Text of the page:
During Chinese New Year, we serve deep-fried oysters as a traditional delicacy.
EASTERN SEAFOOD FOR CHINESE NEW YEAR
Shucked oysters are always in abundance in Chinese grocery shops in the weeks leading up to the Lunar New Year, as families stock up on all of the traditional and favorite delicacies served during this frantic and joyful time for families around the globe.
Oysters that have been deep-fried to a golden brown are indeed deserving of the new year’s celebration. Fried oysters are a delectable treat that is both crispy on the outside and bursting with flavor on the inside.
- 1 lb. of shucked oysters
- ¾ cup of all-purpose flour for the batter (plus ⅓ cup)
- ½ tsp. of baking powder
- ⅛ tsp. of ground white pepper
- ⅛ tsp. of garlic powder
- ⅛ tsp. of onion powder
- ½ tsp. of salt
- 3-4 cups of canola oil
- ⅔ cup of ice-cold seltzer water
- ½ tsp. of sesame oil
- Iceberg lettuce (shredded)
- 1 scallion (chopped for garnish)
FOR THE DIPPING SAUCE:
- 1 tbsp. of ketchup
- 1 tsp. of soy sauce
- 2 tbsp. of rice vinegar
- ¼ tsp. of salt
- 2 tbsp. of sugar
- 1 tsp. of cornstarch (mixed with ⅓ cup of water)
- The oysters should be drained from the container and rinsed with cold water. Oysters are delicate and should be handled with care. Allow the oysters to drain for at least 10 minutes in a colander.
- Using 3/4 cups flour, baking powder, white pepper, garlic powder, onion powder, and salt, combine the ingredients until they form a smooth, thick batter.
- In a small yet deep saucepan (to conserve oil), bring the oil to a temperature of 350 degrees Fahrenheit (to prevent splattering). To ensure accuracy, use a candy or oil thermometer to measure the temperature of the oil.
- Add the cold seltzer before you’re ready to fry the oysters for a crispier result. Your batter should be smooth at this point (a few small lumps here and there is fine). Add the sesame oil and combine well.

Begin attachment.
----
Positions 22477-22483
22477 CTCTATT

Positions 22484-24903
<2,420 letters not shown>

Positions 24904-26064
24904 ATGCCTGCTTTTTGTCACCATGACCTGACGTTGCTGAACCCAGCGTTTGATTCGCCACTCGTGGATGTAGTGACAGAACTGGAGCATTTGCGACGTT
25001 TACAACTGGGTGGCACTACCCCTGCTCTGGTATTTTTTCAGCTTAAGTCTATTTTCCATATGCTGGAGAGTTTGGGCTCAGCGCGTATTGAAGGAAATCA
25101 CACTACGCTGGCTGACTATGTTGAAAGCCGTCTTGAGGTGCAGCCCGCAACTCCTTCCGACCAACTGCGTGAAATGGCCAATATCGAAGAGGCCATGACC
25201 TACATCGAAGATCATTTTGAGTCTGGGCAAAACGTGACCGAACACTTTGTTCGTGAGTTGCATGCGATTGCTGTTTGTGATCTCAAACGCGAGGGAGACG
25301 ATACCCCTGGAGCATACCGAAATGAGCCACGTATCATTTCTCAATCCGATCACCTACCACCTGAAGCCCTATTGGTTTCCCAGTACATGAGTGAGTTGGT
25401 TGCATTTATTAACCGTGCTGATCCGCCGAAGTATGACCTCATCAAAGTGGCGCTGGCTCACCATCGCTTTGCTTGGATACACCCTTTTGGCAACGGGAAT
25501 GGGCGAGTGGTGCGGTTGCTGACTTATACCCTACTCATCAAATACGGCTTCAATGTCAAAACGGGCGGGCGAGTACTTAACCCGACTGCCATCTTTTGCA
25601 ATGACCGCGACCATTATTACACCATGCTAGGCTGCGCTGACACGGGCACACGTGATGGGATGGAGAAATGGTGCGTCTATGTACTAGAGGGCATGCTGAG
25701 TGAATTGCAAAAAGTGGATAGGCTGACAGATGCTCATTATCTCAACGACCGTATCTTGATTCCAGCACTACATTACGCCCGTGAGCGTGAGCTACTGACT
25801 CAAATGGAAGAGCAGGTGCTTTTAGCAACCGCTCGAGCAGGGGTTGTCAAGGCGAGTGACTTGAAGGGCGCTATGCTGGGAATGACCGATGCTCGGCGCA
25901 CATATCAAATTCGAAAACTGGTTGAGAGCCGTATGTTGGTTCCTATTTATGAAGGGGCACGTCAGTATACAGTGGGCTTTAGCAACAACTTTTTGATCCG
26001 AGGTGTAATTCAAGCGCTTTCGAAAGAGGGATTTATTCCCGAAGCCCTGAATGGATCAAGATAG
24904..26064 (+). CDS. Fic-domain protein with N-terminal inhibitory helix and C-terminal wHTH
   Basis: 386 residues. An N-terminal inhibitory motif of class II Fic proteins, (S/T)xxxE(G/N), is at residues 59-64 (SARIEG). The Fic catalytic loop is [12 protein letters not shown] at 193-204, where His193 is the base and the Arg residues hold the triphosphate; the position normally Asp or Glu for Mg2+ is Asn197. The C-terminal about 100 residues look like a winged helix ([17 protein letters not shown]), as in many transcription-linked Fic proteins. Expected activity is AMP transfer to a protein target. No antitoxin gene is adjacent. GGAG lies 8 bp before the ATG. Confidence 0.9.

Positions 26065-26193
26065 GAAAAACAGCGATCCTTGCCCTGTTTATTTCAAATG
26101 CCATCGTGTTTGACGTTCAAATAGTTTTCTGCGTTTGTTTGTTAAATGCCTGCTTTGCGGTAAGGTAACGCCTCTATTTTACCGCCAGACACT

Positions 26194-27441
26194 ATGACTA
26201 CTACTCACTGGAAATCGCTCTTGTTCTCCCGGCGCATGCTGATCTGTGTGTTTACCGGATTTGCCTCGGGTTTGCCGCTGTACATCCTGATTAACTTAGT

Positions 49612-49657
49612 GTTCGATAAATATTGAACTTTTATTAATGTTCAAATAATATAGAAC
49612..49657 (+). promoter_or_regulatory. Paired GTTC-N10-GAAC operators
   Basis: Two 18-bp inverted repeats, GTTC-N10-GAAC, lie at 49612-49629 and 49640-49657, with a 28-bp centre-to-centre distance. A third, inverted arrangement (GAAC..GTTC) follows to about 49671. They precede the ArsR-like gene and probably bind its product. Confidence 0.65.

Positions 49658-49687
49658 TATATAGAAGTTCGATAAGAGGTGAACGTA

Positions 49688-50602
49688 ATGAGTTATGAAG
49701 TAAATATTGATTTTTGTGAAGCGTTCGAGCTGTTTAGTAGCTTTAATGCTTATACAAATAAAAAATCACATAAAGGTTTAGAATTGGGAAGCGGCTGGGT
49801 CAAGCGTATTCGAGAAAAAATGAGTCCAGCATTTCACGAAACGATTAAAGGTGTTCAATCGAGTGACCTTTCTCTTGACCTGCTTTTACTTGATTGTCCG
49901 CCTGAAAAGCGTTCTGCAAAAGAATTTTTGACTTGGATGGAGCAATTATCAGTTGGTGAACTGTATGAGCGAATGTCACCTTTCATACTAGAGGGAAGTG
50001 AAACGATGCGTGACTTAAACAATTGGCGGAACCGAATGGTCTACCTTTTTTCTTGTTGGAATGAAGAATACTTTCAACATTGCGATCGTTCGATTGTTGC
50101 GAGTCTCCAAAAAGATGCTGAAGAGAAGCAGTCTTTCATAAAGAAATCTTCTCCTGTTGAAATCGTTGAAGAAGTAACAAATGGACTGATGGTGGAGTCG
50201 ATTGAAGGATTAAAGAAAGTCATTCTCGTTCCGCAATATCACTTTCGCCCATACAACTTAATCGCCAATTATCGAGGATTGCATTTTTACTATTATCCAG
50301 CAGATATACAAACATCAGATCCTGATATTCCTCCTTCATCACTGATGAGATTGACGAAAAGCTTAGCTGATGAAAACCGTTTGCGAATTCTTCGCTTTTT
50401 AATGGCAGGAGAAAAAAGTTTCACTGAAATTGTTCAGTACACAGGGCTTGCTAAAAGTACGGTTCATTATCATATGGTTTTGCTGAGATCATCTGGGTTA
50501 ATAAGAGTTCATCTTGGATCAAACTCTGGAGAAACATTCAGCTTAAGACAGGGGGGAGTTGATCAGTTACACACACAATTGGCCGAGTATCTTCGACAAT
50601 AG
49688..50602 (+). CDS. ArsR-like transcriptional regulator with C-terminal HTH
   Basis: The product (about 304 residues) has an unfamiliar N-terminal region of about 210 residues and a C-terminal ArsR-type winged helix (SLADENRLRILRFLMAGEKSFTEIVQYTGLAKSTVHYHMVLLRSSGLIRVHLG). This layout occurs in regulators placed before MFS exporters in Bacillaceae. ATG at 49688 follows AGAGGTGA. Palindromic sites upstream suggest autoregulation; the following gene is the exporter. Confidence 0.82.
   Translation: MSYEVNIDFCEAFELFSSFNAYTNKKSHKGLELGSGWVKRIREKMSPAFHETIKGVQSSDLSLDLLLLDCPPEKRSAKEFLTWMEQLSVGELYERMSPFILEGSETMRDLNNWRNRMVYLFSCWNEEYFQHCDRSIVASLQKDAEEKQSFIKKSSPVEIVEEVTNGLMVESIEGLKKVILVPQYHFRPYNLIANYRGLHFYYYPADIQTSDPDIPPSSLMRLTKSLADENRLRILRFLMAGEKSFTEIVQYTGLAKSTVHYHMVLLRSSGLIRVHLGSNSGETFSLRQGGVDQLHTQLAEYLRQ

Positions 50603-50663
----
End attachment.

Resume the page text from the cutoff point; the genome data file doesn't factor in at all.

- Each oyster should be lightly patted dry using a paper towel and then lightly dredged in flour after draining. To ensure that each oyster is thoroughly and uniformly coated with batter before frying, dredge them separately immediately before battering and frying them.
- Each oyster should be thoroughly coated in the batter after being dredged. Carefully remove them from the batter using the bowl’s rim to scrape any excess.
- The oysters are now ready to be deep-fried. Use your thermometer to recheck the oil’s temperature. The oil will cool fast when you drop in the battered oysters and immediately heat up again while they cook, so adjust the heat to keep it between 325°F and 350°F during frying.
- Drop the oyster into the oil after swirling the batter in it for 2 or 3 seconds to cook it slightly. This method uses a chemical reaction to keep the oyster from clinging to the bottom of the pot. Oysters can be fried in batches, depending on the size of your pot and the amount of oil you have available. Depending on their size, we cooked the oysters in batches of three or four for this dish.
- Draining the oysters is as simple as lifting them out of the pan with a slotted spoon and placing them on a cooling rack made of metal. Continue frying the oysters until all of them have been done.
- The dipping sauce is now ready to be prepared. Put all of the ingredients into a small saucepan and bring it to a boil over medium-high heat. Vinegar, sugar, cornstarch, and water can be added to alter the flavor, as can more vinegar and water if you prefer it thicker.
- Even though it’s preferable if you serve these right away, if you’re anything like us during Chinese New Year, you’ll have many other dishes on the stove, and they won’t all get eaten immediately. It’s best to fry the oysters immediately before serving in hot oil at 375 degrees Fahrenheit for 30 seconds or until they’re crispy again. At 400 degrees Fahrenheit for 5 minutes, you may also toast them in a toaster oven.
- Add some scallions and a bed of iceberg lettuce to the plate before serving the deep-fried oysters with a side of hot sauce.